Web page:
Though The Woman in White and The Moonstone are Collins's standouts, he had a productive, consistent career; the novels Armadale, No Name and Poor Miss Finch are worthwhile reads, and his short stories will particularly appeal to Edgar Allan Poe fans. Fortunately in the case of this underappreciated writer, there are plenty of titles to appreciate.

Good To Know

Collins studied law, and though he never practiced as a lawyer, his knowledge of the subject is evident in his fiction. He also apprenticed with a tea merchant in his pre-publication years.

He was addicted to laudanum, a form of opium that he used to treat his pain from rheumatic gout.

Collins never married, but he had a long-term live-in relationship with one woman, and a second romance that produced three children.

He is named after popular artist Sir David Wilkie; both his parents were painters who counted Samuel Taylor Coleridge and William Wordsworth among their friends.

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    1. Also Known As:
      William Wilkie Collins (full name)
      Wilkie Collins
    1. Date of Birth:
      December 8, 1824
    2. Place of Birth:
      London, England
    1. Date of Death:
      September 23, 1889
    2. Place of Death:
      London, England

Table of Contents

The Frozen Deep 1
Note on the text 103
Biographical note 105
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Customer Reviews

Average Rating 4
( 134 )
Rating Distribution

5 Star

(78)

4 Star

(9)

3 Star

(23)

2 Star

(3)

1 Star

(21)

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See All Sort by: Showing 1 – 20 of 134 Customer Reviews
  • Anonymous

    Posted January 28, 2015

    Pink mask

    Walks in

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  • Anonymous

    Posted January 28, 2015

    Mia *

    *bit

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  • Anonymous

    Posted January 27, 2015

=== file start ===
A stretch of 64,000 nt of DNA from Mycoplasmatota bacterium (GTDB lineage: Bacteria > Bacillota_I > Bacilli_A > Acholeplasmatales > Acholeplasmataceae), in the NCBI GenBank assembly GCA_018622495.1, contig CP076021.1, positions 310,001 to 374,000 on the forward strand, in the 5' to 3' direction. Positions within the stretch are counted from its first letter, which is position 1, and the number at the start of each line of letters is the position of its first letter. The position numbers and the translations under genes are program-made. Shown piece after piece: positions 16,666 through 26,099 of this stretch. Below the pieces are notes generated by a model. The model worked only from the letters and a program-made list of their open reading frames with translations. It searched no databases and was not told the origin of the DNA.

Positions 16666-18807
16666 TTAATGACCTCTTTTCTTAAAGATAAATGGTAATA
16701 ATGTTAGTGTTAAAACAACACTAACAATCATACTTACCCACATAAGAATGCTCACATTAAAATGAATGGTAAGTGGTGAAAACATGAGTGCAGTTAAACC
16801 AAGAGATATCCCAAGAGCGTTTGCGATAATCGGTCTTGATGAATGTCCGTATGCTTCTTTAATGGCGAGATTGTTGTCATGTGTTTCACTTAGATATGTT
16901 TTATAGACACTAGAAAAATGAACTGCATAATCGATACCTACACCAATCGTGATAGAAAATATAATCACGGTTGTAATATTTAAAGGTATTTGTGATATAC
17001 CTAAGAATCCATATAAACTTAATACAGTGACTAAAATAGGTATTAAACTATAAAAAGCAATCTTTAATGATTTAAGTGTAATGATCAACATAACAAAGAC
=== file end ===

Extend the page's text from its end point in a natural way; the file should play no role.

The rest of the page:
Vendetta Mask

    A older teenaged girl walks in with long dark hair.

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  • Anonymous

    Posted January 27, 2015

    Mascon

    He pulls off his mask. Another mask is behind it.

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  • Anonymous

    Posted January 27, 2015

    Cry

    "Stormeh." He squeals. "You is everywhere."

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  • Anonymous

    Posted January 27, 2015

    Purple mask*

    *blame.

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  • Anonymous

    Posted January 27, 2015

    Cry

    Hm..

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  • Anonymous

    Posted January 28, 2015

    Mascon

    "So... I beliebe it's your turn."

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  • Anonymous

    Posted January 27, 2015

    The Gray Girl

    She sighs and looks at her stilettos. "Dresses aren't my thing."

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  • Anonymous

    Posted January 27, 2015

    Cry

    Grins with beaming satisfaction. His trolling here is done. He floats towards Oliver Twist. "Trololololollololololololoooooo..."

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  • Anonymous

    Posted January 29, 2015

    Mia

    ((Sorry I didn't reply last night. I just realized I must have passed out. I'll be on after school.))

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  • Anonymous

    Posted January 28, 2015

    Gojira

    Sleeps in the corner.

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  • Anonymous

    Posted January 27, 2015

    Fang Mask to Man in White and Azure Mask

    "Are you two st<_>rip<_>pers or something?"

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  • Anonymous

    Posted January 27, 2015

    Green Mask

    He laughed. "I love you, too."

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  • Anonymous

    Posted January 27, 2015

    Black swan

    *walks in to go meet the a team* ((if u dont watch pretty little liars, you wont get that im melissa))

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  • Anonymous

    Posted January 27, 2015

    Emerald

    She laughs. "Maybe you should only talk to me so it won't be so confusing"

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  • Anonymous

    Posted January 27, 2015

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  • Anonymous

    Posted January 27, 2015

    Purple Glitter Mask

    She grabs a drink, sipping on it thoughtfully.

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  • Anonymous

    Posted January 27, 2015

    Golden Mask

    "Eh. I'm not in the mood." He tosses the roll to Ethereal. "I have to go anyways. Goodnight people." He vanishes into dust, leaving his mask behind.

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  • Anonymous

    Posted January 27, 2015

    Ethereal

    "Funny." She merely stands, cocking her arm back and nailing the other girl right in the nose with a hard-driven right hook. "But I'm not in the fu<3>cking mood."